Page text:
Positive reports of increasing levels of cloud adoption in the UK were plentiful in the technology media in the first half of 2014. The majority of coverage indicates that growing numbers of businesses are embracing the technology’s many benefits – such as cost and time savings – and this mirrors our own intelligence.
However, amongst the positivity remain concerns about security, with discussions surrounding the storage of, and access to, sensitive data remaining ever-present. While education remains an issue that needs to be addressed, one must consider the current landscape and cloud computing’s future prospects.
Cloud storage – is it worth the risk?
As I explored last month, cloud providers are keen to impress that the data businesses store in the cloud is secure. However, from a corporate standpoint, it’s currently too early to put a definitive number on just how big the risks are for firms from a data storage perspective.
That being said, multiple studies point to the fact that even detecting security breaches in existing infrastructure is a pretty tall order for in-house security teams at non-IT-related companies. Against that backdrop, we doubt that the numbers are any worse for infrastructure that is out of the direct physical and legal control of the organisation.
Concerns are elevated further when the results of a recent survey are factored in, which indicated that 45 per cent of firms surveyed do not use a cloud solution due to a perceived lack of data control and security concerns. This is a big issue that needs to be combated, and existing European legislation goes a good way towards ensuring that at least some kinds of sensitive data – such as patients’ medical histories – do not leave the EU.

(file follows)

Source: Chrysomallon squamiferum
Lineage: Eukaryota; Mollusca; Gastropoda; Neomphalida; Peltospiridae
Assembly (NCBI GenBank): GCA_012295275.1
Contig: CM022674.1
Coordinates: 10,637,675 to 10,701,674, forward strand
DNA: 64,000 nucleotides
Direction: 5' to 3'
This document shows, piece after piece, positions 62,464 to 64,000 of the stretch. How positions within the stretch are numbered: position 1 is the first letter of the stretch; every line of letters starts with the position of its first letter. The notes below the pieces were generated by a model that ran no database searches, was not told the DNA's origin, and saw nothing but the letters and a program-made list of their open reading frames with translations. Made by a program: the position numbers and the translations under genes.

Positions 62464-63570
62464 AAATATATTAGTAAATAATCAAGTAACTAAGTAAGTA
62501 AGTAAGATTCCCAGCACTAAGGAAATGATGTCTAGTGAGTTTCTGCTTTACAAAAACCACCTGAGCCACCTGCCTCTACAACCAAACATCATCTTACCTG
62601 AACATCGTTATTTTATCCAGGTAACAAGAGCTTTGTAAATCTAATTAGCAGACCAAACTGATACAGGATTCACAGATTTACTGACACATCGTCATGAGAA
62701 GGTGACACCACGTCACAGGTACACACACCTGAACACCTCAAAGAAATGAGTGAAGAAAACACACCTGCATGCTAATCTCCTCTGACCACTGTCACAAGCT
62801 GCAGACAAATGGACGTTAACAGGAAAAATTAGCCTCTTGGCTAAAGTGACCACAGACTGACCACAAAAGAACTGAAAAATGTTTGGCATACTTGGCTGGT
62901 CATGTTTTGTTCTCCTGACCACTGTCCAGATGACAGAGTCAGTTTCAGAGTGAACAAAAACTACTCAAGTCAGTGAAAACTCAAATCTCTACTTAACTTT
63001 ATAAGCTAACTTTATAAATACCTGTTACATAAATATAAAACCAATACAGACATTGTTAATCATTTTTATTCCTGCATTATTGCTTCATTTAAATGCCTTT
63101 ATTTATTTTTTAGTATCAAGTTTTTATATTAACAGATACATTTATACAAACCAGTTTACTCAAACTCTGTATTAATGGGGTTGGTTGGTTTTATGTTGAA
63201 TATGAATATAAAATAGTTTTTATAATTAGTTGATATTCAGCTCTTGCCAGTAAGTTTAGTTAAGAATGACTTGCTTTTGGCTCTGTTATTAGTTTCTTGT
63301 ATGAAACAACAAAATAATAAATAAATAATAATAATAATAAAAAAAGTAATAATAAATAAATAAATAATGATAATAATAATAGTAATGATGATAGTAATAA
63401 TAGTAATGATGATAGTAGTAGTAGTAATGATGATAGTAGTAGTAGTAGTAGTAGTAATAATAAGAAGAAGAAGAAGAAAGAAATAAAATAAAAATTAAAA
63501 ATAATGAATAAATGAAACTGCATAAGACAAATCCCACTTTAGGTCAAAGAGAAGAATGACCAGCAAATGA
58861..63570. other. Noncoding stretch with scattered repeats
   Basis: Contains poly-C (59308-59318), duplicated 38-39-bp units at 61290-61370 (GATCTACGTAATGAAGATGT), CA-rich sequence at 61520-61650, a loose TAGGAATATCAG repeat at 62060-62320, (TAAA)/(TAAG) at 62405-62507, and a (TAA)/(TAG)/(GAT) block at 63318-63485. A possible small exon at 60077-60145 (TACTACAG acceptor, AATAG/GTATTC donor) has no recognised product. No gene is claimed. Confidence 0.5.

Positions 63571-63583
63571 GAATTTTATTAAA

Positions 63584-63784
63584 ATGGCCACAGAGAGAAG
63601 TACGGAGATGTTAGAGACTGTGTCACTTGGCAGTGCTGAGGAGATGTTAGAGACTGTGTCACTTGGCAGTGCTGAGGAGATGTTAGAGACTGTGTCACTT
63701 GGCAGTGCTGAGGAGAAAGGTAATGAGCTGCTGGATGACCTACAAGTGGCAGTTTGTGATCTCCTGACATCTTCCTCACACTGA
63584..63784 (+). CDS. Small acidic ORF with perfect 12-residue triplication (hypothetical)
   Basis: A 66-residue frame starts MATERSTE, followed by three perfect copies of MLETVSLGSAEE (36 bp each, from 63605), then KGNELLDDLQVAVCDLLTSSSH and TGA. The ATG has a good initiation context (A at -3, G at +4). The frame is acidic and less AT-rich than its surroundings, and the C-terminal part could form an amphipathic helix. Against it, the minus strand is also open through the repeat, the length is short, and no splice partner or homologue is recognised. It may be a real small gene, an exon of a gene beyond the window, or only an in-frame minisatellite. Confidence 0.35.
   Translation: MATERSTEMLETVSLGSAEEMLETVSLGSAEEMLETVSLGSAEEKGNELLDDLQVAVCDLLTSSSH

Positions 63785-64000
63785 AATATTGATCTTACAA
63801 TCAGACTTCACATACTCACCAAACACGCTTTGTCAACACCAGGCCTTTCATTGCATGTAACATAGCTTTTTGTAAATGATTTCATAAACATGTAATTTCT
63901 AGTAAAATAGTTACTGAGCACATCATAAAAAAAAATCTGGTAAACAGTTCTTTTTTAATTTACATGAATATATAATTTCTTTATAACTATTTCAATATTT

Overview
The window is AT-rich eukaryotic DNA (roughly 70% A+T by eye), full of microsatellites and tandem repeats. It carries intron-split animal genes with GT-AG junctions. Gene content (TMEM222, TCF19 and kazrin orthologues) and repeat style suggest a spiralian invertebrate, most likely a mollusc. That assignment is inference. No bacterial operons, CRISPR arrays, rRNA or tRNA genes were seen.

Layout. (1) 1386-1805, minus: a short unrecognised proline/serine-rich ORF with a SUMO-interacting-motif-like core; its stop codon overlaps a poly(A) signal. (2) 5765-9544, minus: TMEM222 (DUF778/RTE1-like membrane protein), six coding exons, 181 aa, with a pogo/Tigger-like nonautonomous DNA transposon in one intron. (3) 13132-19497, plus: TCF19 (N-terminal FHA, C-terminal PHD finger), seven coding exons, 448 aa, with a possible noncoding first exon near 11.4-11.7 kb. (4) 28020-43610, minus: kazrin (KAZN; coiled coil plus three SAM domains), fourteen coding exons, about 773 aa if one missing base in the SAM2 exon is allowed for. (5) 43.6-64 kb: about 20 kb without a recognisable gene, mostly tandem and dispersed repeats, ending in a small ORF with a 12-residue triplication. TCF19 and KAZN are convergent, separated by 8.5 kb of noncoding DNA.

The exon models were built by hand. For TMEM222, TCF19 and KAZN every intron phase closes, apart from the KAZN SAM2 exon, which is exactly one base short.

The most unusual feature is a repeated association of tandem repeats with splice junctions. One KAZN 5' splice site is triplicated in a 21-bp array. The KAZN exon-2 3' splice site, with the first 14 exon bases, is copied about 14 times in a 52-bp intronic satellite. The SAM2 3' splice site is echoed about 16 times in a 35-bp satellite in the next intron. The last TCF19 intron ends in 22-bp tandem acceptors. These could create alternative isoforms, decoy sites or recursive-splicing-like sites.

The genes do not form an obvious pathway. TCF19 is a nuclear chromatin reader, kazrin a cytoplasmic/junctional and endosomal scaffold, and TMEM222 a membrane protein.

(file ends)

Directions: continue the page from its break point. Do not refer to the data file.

How long will the cloud security debate continue?
The debate surrounding cloud computing and data security shows no signs of lessening and we believe that the issues will not be definitively hammered out for as long as it will be possible to rent storage and computing power. In computing terms, that’s basically forever.
As cloud computing becomes more prevalent, we anticipate that customers and businesses will gain an education in the attendant security problems. The idea of data portability between cloud providers is very important and welcome, but it’s not yet clear how the privacy issues will be solved.
The introduction of global private clouds, such as the recently announced Respect Network, are bound to have an impact on the continued growth of cloud technology – provided of course that they are as reliable, cost-effective and accessible as they have promised to be.
Most of this, of course, is in the future, as the public key infrastructure that we are using today is clearly not mature enough to securely support even the services we do use on a daily basis, let alone such sophisticated new offerings. The SSL Heartbleed bug, the recent issues with certificates made in India and many other recent incidents all serve to demonstrate this.
Cloud computing’s widespread adoption by businesses and consumers alike all but guarantees that, in five to ten years’ time, the technology will still be very much with us. The concept of data ownership still unquestionably needs clarifying – legally, socially and technologically – however we believe that there will be a number of positive changes in this respect in the years ahead. As an organisation, we shall be making strides to make further progress in these areas ourselves.